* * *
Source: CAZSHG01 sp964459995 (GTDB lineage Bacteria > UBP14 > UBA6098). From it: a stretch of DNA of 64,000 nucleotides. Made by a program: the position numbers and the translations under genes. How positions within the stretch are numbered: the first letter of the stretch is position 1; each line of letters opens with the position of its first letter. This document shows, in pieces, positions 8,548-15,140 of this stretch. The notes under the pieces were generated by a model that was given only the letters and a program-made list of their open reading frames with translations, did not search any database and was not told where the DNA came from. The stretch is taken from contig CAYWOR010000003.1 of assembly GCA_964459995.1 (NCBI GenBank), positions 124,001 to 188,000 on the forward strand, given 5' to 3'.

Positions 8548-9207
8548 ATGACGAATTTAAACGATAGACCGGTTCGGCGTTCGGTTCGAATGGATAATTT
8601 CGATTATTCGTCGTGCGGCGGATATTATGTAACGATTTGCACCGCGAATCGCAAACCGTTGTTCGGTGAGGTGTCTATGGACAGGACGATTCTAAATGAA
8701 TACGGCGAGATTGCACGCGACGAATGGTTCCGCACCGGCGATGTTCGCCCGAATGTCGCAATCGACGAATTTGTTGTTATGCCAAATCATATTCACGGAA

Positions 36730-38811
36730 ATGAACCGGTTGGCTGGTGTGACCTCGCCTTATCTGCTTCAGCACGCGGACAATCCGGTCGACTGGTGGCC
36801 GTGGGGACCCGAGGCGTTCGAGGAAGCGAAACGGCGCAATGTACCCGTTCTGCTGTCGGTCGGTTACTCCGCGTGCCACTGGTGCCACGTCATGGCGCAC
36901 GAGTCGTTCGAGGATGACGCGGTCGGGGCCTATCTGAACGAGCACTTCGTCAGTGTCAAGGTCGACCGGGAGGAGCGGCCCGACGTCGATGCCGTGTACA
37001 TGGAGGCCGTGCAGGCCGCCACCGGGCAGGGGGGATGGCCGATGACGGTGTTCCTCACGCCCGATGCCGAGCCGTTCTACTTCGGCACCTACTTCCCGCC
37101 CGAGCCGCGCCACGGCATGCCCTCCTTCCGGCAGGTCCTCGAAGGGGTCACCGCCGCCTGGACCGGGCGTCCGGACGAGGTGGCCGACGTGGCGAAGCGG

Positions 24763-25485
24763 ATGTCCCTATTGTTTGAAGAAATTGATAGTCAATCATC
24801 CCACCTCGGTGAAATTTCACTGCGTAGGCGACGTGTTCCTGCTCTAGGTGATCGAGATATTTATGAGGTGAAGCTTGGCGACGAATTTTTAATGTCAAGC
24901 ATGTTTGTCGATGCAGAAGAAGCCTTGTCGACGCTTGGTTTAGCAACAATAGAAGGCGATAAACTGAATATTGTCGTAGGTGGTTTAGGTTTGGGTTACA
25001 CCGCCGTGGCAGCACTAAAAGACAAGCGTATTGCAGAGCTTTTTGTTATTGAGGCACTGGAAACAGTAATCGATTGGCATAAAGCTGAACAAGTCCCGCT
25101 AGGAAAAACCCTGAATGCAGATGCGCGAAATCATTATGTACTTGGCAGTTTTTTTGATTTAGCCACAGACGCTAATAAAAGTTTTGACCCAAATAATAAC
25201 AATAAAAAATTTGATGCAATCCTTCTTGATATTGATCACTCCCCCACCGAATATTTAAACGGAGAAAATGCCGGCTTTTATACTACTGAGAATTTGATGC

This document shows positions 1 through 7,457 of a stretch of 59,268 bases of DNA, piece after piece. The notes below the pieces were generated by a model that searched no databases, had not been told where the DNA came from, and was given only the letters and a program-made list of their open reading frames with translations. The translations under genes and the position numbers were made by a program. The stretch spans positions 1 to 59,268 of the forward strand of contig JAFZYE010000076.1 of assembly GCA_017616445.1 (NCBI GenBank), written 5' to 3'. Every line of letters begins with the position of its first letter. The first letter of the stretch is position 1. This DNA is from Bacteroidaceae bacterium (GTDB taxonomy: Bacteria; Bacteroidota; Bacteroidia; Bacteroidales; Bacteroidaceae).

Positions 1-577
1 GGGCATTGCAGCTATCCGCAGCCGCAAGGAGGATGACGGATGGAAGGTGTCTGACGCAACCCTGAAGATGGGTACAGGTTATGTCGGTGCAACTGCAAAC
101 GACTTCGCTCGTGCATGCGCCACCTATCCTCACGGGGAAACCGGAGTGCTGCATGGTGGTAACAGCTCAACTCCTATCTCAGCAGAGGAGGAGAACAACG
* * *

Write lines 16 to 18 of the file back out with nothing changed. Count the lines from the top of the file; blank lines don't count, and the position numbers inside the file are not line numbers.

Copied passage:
25001 CCGCCGTGGCAGCACTAAAAGACAAGCGTATTGCAGAGCTTTTTGTTATTGAGGCACTGGAAACAGTAATCGATTGGCATAAAGCTGAACAAGTCCCGCT
25101 AGGAAAAACCCTGAATGCAGATGCGCGAAATCATTATGTACTTGGCAGTTTTTTTGATTTAGCCACAGACGCTAATAAAAGTTTTGACCCAAATAATAAC
25201 AATAAAAAATTTGATGCAATCCTTCTTGATATTGATCACTCCCCCACCGAATATTTAAACGGAGAAAATGCCGGCTTTTATACTACTGAGAATTTGATGC